In 1978, the Republic of South Africa published a postage stamp commemorating the 150th anniversary of the birth of Andrew Murray. The famous devotional writer, Murrey and his wife Emma, have had a revolutionary missional impact on the life of millions around the world.
Their 48-year marriage was an unlikely cross-cultural love affair. Murray was the son of a Dutch Reformed Church missionary, who was born in Scotland before becoming a missionary in South Africa. His mother, Maria Susanna Stegmann, was of French Huguenot, Dutch, and German Lutheran descent.
Murray’s future wife Emma Rutherford was the daughter of an English missionary serving in Cape town with the London Missionary Society. The Afrikaners/Boers and the English in South Africa were at that time separated by language, culture, religion, and politics.
As a young pastor, Murray was very successful and self-confident. He believed in getting right to the point in everything that he did, including suddenly proposing to Emma. He had only known her for a month. She turned him down flat, saying to her sister Mary, “I think what troubles me is that he seemed so businesslike in a matter of love and marriage.” Murray’s insensitivity reminded us of Mr. Darcey’s proposal to Elizabeth in Pride and Prejudice. After much reflection, Murray apologized to Emma. Writing to her sister in India, Emma commented:
“Mr. (Andrew) Murray called on Papa on Saturday, and said that he felt that his conduct had been very wrong, did not seek to excuse it, under any circumstances it had been wrong, but that his mind had been very harassed and pressed…He expressed extreme regret. Papa said he was evidently agitated and his mind overpressed…”
Murray returned to Bloemfontein where he poured himself into his pastoral work. Emma, however, couldn’t stop thinking about him. In her letter to her sister, she wrote:
“Don’t be alarmed about me, though you cannot, not knowing, appreciate the intellect, originality, earnestness and goodness of my friend [Murray]. Yet I never allow my mind to dwell on the subject long without feeling a sort of shudder for a lack of sensitivity on his part inexplicable. And whenever any of his good qualities come in view, still this feeling drives me from relenting in any way…It seems as though my desire for a missionary life can never be realized. I don’t know that I am fitted for it…”
Emma hoped that he would one day get someone else for a good wife, and that he would act differently in proposing to that woman. She began to fear that she herself would never get married, instead ‘becoming moss grown, dank, and rusty’.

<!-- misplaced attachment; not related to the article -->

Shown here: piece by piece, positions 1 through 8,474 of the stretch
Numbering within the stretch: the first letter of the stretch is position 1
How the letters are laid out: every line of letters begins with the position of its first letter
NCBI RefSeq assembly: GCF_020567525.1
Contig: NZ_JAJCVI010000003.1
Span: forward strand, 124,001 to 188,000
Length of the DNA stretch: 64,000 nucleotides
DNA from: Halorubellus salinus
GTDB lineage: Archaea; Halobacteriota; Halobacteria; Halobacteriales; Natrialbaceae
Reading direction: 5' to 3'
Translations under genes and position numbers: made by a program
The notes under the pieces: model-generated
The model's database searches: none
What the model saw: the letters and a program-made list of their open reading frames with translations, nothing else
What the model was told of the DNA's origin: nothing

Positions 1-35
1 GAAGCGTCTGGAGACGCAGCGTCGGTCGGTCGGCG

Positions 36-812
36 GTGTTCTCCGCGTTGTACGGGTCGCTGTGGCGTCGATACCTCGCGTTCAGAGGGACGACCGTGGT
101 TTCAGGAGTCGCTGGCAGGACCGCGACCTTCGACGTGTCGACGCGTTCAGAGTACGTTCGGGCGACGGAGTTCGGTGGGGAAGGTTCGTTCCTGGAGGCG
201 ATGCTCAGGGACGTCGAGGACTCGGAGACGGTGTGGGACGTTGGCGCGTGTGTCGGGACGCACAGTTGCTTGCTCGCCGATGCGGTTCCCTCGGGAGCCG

Murray wrote her early in 1856, once again asking her forgiveness for past offences.
Emma’s March 20, 1856 letter to Mary spoke of her ‘cold answer to a very kind letter.’
Two weeks later, after receiving another letter from him, she unexpectedly agreed to marry him and to return with him to Bloemfontein.
Her April 5 letter to Mary commented, “He is very romantic in his disposition, even enjoying German poetry and plays.” They married on July 2, 1856.
Four months after their wedding, Emma wrote Mary:
“I am anxious to be a good housekeeper, especially as Andrew never finds fault with anything I do. … He always listens to the smallest little household trouble and tries to find me a remedy and does everything I ask him and gets what I wish. You cannot imagine a more sympathizing, loving husband, so tender and gentle to his wife. … I certainly never knew before I could be so bound to anyone or love anyone so much.”
To better serve the Afrikaners, Emma taught herself to speak Dutch. She started a Sunday school and a weekday school for primary children as well as starting a library. Andrew called Emma a living encyclopedia. Before long, she became the local Dutch Reformed church organist. During the South African revival of 1860, Emma started a prayer meeting which carried on for many decades. Emma and Andrew had eight children together (four boys and four girls.) She loved serving as a missionary with Andrew, saying:
“I have never known such overflowing happiness in my life hitherto…you will think I am always praising my husband. I only wish you knew him; I feel sure you would love him. I certainly never knew before I could be so bound to anyone or love anyone so much.”
Her only sadness was her worry about her husband Andrew’s workaholism: “(He) works too hard and wears himself out…If I am with him he will be obliged to rest.” He was often away in his missionary and evangelistic outreaches. While travelling in an ox cart, it overturned, causing severe injuries to his arm and back. Because of these injuries, Emma became his stenographer for his hundreds of books and booklets. He commented, “Without her fine literary background and enthusiasm for what I wanted to share, there would have been no books.”
When the tragic Anglo/Boer war broke out, Andrew and Emma were very active in seeking reconciliation and meeting the practical needs of widows and orphans. Through the Murrays and their missionary teams, thousands of Boers came to Christ in the internment camps, many becoming missionaries after the war.
When Emma died in 1905, Andrew’s sorrow at the loss of his wife seemed nearly unbearable. After suffering a slight stroke, he recovered, saying to his daughter Annie “I now begin to see the glory of God’s will.” With Annie’s assistance, Murray went on to produce five more books and sixteen shorter works from 1909 to 1913. His closing exhortation, before his death in 1917, was “Child of God, let your Father lead you. Think not of what you can do, but of what God can do in you and through you.”
May God call forth many more romantic missionary couples like Andrew & Emma Murray.